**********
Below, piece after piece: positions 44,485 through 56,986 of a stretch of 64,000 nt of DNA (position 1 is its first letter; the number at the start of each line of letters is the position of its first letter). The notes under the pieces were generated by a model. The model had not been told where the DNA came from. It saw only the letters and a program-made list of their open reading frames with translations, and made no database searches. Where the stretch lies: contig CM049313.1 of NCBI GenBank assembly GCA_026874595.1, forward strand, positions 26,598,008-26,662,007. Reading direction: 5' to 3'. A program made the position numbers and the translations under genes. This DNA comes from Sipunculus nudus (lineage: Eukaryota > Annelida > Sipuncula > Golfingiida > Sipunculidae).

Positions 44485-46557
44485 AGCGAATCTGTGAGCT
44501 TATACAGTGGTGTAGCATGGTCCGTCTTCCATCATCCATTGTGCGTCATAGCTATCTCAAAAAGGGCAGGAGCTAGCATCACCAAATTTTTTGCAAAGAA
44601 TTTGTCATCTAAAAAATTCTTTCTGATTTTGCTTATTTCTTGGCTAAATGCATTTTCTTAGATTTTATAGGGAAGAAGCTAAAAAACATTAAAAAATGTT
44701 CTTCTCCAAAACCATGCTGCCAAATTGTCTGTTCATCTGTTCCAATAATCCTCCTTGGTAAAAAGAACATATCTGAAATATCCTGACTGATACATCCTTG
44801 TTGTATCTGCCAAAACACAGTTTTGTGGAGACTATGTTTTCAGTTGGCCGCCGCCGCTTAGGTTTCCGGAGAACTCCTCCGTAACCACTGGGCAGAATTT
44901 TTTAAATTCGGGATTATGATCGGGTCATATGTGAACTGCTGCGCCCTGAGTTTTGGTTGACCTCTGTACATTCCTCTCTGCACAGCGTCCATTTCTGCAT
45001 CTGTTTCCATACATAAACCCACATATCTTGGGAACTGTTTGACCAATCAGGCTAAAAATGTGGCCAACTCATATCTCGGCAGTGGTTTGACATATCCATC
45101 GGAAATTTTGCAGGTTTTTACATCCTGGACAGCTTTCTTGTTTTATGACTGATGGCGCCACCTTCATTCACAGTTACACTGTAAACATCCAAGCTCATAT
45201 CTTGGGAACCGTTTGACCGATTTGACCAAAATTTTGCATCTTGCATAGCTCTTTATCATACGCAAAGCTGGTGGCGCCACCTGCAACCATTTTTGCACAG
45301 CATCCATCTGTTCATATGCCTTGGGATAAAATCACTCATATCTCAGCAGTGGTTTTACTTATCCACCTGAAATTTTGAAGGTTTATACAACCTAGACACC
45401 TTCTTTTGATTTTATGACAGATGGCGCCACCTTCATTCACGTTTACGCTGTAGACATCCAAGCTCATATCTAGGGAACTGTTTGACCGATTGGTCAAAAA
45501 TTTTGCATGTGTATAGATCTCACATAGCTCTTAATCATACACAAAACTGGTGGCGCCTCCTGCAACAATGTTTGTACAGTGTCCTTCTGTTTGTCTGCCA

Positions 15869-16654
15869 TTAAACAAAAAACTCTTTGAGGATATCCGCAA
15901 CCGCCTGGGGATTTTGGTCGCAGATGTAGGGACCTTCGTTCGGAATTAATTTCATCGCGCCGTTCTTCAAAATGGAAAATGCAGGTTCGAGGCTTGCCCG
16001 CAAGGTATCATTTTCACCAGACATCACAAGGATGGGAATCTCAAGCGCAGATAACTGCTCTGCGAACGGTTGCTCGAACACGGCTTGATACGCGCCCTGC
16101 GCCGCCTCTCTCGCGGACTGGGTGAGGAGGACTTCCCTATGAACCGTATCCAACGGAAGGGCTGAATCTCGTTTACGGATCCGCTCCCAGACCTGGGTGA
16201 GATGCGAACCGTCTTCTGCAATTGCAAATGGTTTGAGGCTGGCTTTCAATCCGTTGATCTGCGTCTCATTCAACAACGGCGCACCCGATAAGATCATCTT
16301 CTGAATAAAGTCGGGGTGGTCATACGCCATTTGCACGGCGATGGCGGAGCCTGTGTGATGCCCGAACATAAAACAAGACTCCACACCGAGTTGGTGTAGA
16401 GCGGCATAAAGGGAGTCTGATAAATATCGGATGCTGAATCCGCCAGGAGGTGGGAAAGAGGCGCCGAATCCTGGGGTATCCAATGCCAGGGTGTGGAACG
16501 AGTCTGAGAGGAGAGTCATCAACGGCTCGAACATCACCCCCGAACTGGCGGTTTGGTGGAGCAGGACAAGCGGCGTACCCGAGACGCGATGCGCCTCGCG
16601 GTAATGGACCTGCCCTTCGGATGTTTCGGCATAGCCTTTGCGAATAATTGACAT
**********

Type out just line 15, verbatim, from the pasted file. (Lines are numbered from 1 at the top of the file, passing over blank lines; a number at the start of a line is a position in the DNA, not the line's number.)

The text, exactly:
Positions 15869-16654